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Mongolia: democracy in the steppes?

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In Brief

On 13 April, hundreds of police surrounded the residence of former Mongolian president Nambaryn Enkhbayar and arrested him on charges of corruption.

The Anti-Corruption Agency’s accusations, centring around raking off funds allocated for a small hotel and a Buddhist monastery, did not appear to warrant such excessive use of force.


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Mongolian newspapers have over the years reported rumours that Enkhbayar had enriched himself through shady dealings — yet many government officials have grown wealthy through questionable practices. Although he has now been released on bail after a hunger strike, the question remains: why was Enkhbayar singled out?

Knowledgeable sources attribute this heavy-handed show of government power to politics. Enkhbayar had released documents that appeared to implicate Mongolia’s current president, Tsakhiagiin Elbegdorj, in instigating riots that led to the deaths of five men, who, among others, were protesting against the 2008 parliamentary election results. The detained ex-president had also started a new political party that threatened to draw votes away from the two major parties in the upcoming June 2012 elections. The involvement of Bat Khurts, the deputy director of the Anti-Corruption Agency and formerly head of the Mongolian National Security Council, also cast a negative light on the arrest. Many Mongolians have attributed the use of overpowering force to Khurts, a very shadowy figure.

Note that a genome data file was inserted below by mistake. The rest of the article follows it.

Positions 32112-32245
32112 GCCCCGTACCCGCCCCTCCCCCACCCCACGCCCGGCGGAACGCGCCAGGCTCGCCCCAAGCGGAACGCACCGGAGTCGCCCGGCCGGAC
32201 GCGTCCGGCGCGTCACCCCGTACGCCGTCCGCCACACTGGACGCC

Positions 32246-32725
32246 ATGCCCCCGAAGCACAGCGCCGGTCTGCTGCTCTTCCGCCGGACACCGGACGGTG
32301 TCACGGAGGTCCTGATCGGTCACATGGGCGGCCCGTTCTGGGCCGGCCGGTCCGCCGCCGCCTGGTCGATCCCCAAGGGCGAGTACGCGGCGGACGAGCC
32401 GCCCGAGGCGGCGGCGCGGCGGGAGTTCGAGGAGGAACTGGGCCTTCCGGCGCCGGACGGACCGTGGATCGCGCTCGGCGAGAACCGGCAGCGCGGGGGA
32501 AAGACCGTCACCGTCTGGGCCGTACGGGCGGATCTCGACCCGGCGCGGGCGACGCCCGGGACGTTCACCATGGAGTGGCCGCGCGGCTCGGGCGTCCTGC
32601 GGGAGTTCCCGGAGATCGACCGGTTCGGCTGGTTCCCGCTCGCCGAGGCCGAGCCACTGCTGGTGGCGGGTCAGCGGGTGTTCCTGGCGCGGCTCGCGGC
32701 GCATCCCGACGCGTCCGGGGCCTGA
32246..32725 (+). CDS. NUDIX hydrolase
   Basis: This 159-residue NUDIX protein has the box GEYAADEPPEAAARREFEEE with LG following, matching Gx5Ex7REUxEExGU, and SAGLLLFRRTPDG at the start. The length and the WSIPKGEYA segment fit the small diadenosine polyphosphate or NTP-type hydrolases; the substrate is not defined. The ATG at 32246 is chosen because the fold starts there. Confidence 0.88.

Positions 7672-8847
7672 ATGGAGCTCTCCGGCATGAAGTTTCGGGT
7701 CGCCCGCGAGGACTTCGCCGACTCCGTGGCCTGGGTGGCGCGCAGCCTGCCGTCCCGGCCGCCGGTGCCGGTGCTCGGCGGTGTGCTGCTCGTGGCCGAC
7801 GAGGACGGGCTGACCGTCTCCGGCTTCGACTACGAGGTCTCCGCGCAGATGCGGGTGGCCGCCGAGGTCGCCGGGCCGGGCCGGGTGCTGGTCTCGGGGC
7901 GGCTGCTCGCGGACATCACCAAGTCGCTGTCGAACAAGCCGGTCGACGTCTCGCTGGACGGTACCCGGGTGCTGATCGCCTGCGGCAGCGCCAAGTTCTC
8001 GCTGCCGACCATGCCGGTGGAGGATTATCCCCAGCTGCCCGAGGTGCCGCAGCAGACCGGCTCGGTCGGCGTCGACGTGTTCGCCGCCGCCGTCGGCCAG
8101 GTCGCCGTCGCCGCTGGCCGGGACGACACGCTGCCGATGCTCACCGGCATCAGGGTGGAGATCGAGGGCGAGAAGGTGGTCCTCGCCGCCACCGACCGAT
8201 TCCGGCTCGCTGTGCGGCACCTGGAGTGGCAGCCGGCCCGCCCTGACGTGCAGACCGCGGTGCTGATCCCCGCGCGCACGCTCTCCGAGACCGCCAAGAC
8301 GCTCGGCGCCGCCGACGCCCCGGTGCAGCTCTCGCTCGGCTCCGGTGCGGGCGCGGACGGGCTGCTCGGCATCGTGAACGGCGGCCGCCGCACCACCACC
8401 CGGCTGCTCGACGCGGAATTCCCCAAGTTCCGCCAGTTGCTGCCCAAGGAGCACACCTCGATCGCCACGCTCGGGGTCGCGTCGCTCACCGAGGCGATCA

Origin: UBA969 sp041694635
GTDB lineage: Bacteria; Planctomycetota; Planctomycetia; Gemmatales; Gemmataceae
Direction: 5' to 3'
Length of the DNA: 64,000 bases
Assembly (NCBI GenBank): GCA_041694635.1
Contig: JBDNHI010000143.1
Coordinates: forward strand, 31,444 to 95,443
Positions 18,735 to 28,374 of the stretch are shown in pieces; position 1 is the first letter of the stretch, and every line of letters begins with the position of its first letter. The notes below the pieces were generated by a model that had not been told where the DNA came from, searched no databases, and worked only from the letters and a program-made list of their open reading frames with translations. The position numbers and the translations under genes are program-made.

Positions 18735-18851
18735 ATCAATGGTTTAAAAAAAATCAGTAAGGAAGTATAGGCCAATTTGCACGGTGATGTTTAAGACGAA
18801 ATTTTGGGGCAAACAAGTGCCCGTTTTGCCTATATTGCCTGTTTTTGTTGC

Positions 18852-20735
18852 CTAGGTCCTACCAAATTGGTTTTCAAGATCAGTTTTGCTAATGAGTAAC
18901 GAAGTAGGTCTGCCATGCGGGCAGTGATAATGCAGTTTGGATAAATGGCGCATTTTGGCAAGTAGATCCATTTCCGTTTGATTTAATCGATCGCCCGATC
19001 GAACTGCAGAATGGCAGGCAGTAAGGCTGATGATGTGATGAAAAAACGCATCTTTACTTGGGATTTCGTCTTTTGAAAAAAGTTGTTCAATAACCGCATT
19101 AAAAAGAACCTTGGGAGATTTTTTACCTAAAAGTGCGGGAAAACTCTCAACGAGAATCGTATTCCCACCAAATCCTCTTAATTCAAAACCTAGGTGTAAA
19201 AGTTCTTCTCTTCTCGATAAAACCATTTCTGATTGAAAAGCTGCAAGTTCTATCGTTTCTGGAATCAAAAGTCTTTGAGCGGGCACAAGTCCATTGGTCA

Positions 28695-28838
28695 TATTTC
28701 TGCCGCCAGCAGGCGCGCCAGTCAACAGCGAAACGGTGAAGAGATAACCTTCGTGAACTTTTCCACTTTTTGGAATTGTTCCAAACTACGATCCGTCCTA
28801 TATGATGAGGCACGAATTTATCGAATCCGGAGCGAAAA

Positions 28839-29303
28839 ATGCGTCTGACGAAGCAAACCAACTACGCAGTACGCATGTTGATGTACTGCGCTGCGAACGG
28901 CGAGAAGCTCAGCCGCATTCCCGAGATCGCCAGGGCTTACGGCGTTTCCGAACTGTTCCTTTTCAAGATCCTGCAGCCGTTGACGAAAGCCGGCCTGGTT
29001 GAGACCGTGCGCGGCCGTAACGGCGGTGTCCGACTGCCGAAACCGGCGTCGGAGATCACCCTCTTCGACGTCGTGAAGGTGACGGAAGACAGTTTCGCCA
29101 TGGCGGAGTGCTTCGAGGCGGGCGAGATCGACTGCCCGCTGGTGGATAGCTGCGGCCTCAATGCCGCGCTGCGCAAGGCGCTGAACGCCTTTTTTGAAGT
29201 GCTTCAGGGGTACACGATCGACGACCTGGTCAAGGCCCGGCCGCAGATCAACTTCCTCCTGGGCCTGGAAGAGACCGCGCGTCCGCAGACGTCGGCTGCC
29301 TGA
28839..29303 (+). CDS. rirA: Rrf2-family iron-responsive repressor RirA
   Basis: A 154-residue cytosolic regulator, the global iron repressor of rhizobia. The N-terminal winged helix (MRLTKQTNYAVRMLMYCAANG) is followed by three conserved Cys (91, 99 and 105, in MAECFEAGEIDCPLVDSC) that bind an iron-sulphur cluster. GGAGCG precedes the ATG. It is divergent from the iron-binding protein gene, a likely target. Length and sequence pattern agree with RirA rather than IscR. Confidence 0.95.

The foreign advisers and representatives from the Asian Development Bank, IMF and other financial agencies who had touted Mongolia as one of the great successes of the post-Communist world have been embarrassed by these developments. They had conflated democracy and a market economy, and had facilitated what Fortune magazine called ‘Mongolia’s wild ride to capitalism’. This ‘wild ride’ prompted Transparency International to rank Mongolia 120th in terms of perceived public-sector corruption out of the 183 countries surveyed in 2011. A gold- and copper-mining rush has also contributed to cupidity and lawlessness. The government’s sweetheart deals with foreign mining companies, with the attendant corruption and environmental depredation, have plagued the country. Present-day Mongolia is not the success story often portrayed in official reports and in the Western media. And the real story underlying the Enkhbayar incident has been in the making for more than 20 years.

In 1990, Mongolia broke away from communism and turned to international financial agencies for assistance. Handsomely paid representatives and consultants from these agencies began to stream into Mongolia. Ardent believers in the pure market economy, they advocated the immediate privatisation of state assets, limited government and the reduction of services, the elimination of subsidies, the liberalisation of trade and prices, and austerity. In order to obtain essential loans and grants from the international financial institutions, the Mongolian government embarked upon ‘shock therapy’, a rapid implementation of these policies.